A good sourdough bread is suppose to be chewy but never rubbery. The chewiness becomes more pronounced as the gluten structure in the sourdough is more developed;the gluten gives sourdough bread its strength and has a gum like consistency that becomes more chewy the longer you mix.
If you take a well develop dough and wash it down with water, what you will be left with is pure gluten network; all the starches and other ingredients of the dough would have been washed away. You can feel for yourself the rubbery consistency of pure gluten strands, it is elastic and stretchable.
In fact you can blow into it and it will expand just like a balloon. Sourdough bread with a stronger gluten network will result in a chewier crumb.
Factors that affect sourdough bread’s chewiness
1. Mixing and kneading develops gluten structure of dough
The act of mixing or kneading the dough aligns glutenin and gliadin protein found in the flour to form gluten network in the dough. The gluten network gives dough its strength and pliability as it has a rubbery like consistency.
The longer we mix, the more highly develop the gluten network becomes, and you will notice that that dough becomes stronger and stiffer, and the resulting baked loaf will be chewier in texture.
To increase the chewiness of your sourdough bread, add 1 to 2 more minutes to your mixing time.
To decrease the chewiness of your sourdough bread, reduce mixing time by 1 to 2 minutes.
2. Folding develops gluten structure
Another way of developing chewiness in our sourdough is to incorporate more folds during bulk fermentation. Folding the dough helps to stretch and align the glutenin and gliadin proteins to form gluten strand similar to the kneading and mixing action.
Typically for most sourdough bread recipes, 1 fold is sufficient for every hour of bulk fermentation; 1 fold consists of the folding of all four sides of the dough into its centre. Becareful not to incorporate too many folds as it can very quickly over strengthen your dough causing it to be too chewy.
To increase the chewiness of your sourdough bread, increase number of folds by 1.
To decrease the chewiness of your sourdough bread, decrease number of folds by 1.
3. Autolyse develops gluten structure without mechanical mixing
The autolyse process enables your sourdough to develop in gluten without any mechanical mixing. Autolyse is done by mixing only the flour and water together, without the addition of any other ingredients.
Once the flour and water is incorporated, the dough is then left to rest for 20 to 60 minutes. During that time the flour fully hydrates and gluten is developed; you will notice after the autolyse that the dough will have developed in strength considerably.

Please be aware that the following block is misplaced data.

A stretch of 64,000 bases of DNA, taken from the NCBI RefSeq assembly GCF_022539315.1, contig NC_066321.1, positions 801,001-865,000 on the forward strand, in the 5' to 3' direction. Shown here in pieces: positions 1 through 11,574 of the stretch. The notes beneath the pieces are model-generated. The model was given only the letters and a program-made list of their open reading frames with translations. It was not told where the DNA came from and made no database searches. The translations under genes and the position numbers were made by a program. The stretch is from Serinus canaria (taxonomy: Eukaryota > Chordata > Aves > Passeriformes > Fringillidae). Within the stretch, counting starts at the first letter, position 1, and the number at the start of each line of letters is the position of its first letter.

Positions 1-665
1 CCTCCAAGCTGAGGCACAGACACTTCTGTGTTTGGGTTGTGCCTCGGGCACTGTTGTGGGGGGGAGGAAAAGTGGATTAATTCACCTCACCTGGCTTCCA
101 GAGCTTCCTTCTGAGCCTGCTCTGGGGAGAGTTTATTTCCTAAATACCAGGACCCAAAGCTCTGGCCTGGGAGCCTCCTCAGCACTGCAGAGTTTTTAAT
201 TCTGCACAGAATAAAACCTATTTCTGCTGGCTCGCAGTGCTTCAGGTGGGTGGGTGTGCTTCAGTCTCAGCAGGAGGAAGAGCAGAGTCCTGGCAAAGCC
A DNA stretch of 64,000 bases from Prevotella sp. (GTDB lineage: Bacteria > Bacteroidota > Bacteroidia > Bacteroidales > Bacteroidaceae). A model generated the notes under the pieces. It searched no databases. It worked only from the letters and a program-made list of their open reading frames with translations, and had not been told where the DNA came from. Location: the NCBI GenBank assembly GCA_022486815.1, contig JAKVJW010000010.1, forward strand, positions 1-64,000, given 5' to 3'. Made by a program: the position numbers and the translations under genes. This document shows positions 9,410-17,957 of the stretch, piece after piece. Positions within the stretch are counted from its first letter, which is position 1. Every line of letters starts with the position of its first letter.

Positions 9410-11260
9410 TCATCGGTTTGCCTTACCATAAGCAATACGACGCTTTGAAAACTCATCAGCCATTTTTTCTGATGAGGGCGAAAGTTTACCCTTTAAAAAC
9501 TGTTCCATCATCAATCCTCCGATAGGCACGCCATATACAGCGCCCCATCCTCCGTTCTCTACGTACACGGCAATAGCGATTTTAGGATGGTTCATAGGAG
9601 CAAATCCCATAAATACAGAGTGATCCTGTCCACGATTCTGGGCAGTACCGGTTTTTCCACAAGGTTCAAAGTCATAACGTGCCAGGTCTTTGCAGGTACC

Since autolyse helps to develop gluten, it will make your sourdough more chewy in texture.
To increase the chewiness of your sourdough bread, use the autolyse method.
To decrease the chewiness of your sourdough bread, do not use the autolyse method.
4. Acidity tightens the gluten network
The difference between a regular bread and a sourdough bread is in its acidity. Sourdough bread has more acidity than regular bread as the sourdough’s fermentation reaction happens over a longer period, producing a considerable amount of acid. This acidity tightens and strengtens the gluten structure of the dough, making it more chewy.
The more sourdough starter/pre-ferment that we incorporate into the final dough, and the longer the fermentation time, the more acidity is produced, the stronger the gluten structure becomes, and hence the sourdough bread develops a more chewy consistency.
As an example, sourdough formulas that calls for very high hydration have very weak gluten structure, and it is common to lengthen the fermentation time by fermenting the dough in the refrigerator overnight to allow the acidity of the dough to be fully develop. This is done to further strengthen the otherwise weak gluten structure.
To increase the chewiness of your sourdough bread, increase amount of pre-ferment used and increase the fermentation time.
To decrease the chewiness of your sourdough bread, decrease amount of pre-ferment used and decrease the fermentation time.